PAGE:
1. Affordances
  2. Signifiers
  3. Conceptual Models
  4. System Image

Two more important principles:

  1. Gulf of Execution, the mental state where users figure out how to execute
  • Leads to the concept of discoverability
  • How do I know what I can do?
  • What actions are possible? What are my alternatives? What can I do now? How do I do it?
  1. Gulf of Evaluation, the mental state where users figure out the response to an action taken
  • Leads to the concept of feedback
  • How do I know what happened?
  • What happened? Did it work? What does it mean? Is this OK? Have I accomplished my goal?

Two difficulties of using a product are

  • lack of discoverability (knowing what to do), and
  • lack of feedback (knowing what happened)

For feedback, we need to let someone know that their action is received and what happens next.

The two gulfs connect the user's goal ("What do I want to accomplish") with the state of the world (the world is where actions and everything else occurs). When users have difficulty crossing the gulfs, it's a sign of bad design.

Crossing the gulfs involves users (consciously or unconsciously) asking themselves a series of questions. These seven questions to cross the gulfs serve as a helpful checklist when designing something:

  1. What do I want to accomplish?
  2. What can I do now?
  3. How do I do it?
  4. What happened?
  5. What does it mean?
  6. What are my alternatives?
  7. Have I accomplished my goal?

Good designers empathize with the people they're designer for, that is, they understand and share their feelings. The above questions will help with that. Your job, as a designer, is to make sure that the people using your product can always find the answers.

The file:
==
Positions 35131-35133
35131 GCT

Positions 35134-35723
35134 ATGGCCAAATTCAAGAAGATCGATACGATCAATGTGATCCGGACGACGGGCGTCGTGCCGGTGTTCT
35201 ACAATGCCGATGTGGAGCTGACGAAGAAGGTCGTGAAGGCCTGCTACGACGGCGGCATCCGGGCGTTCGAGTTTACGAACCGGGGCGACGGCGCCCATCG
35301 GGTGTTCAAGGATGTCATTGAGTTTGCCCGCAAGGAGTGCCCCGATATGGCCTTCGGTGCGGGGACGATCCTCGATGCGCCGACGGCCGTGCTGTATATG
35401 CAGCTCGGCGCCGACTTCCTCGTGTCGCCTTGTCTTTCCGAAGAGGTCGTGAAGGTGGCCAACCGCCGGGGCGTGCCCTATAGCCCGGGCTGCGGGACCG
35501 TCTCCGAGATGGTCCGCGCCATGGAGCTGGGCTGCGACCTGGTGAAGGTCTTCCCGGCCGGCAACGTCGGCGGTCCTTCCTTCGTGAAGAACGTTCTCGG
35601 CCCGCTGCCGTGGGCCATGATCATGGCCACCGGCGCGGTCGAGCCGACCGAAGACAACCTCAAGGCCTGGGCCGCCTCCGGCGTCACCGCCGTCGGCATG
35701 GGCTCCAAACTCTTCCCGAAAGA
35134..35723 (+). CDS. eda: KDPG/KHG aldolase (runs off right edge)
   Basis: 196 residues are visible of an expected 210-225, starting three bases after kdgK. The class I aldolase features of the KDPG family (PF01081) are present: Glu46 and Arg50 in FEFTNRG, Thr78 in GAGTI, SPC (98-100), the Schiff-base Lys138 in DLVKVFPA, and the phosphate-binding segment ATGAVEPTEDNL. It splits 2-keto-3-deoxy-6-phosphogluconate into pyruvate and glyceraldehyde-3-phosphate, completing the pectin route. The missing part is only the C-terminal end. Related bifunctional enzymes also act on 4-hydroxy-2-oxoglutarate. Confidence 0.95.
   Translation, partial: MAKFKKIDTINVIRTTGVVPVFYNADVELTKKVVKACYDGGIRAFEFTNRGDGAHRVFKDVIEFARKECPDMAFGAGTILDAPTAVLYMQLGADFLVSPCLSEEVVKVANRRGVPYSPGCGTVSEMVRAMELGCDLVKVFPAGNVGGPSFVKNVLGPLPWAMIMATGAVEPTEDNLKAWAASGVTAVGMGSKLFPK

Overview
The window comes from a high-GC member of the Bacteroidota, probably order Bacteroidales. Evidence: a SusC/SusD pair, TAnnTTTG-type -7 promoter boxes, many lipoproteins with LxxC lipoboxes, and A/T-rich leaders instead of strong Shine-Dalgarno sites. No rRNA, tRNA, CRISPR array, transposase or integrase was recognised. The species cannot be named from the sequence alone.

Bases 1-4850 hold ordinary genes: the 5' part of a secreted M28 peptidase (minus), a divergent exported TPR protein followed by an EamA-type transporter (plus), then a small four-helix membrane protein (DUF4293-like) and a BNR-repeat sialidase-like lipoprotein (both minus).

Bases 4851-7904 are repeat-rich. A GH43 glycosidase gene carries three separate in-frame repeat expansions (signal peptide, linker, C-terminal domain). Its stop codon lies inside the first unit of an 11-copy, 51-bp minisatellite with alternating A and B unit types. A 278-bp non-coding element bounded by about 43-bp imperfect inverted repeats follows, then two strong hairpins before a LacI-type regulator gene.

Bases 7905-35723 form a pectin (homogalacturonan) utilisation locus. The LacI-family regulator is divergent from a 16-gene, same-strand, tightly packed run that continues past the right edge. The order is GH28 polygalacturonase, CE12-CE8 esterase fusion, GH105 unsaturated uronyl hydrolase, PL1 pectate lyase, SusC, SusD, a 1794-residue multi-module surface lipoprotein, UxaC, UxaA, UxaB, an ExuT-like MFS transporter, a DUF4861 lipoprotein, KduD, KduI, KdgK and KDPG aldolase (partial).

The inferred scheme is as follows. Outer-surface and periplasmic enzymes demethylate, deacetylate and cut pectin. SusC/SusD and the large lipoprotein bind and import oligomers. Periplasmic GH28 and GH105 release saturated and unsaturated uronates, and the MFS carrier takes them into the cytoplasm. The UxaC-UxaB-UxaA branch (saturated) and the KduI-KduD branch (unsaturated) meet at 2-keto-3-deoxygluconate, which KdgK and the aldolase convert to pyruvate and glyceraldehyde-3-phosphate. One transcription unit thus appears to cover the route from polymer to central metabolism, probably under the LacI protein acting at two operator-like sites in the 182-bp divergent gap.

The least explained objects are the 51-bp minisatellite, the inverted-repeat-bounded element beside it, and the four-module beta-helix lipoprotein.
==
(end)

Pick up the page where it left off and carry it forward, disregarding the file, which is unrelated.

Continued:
Most of the products we've been looking at so far are physical products. When it comes to digital products (e.g. a mobile app), signifiers would be more important than affordances, for example. But all the principles learned so far apply to all products, virtual, digital, physical.


User testing is incredibly important. You should do it early to collect feedback before you start building.

Instead of explaining your design, show it to people and let them try it. Stand back and let them know your job is to improve it and you want their help and honest feedback. When they point to a wireframe and say what action they would do, offer them the next drawing so they see how the screen image changes in the flow.

Be quiet. Ask them to “make believe I am not here.” If you talk too much or help them, you aren’t learning anything new. When someone asks “would it do X”? Don’t answer the question, but instead ask “what would you like to see?” This way you capture valuable ideas.

Sketching is cheap. Engineering is expensive. Start on paper and get feedback by testing the design on others.

A wireframe shows the basic information and placement of different elements. Flows are sequences of wireframes. Flows create a UI story in much the same way a comic strip tells a story.


Predictable Targets is at the confluence of Discoverability, Visibility, and Stability. These three principles are vital to people's comfort and success with visual interfaces.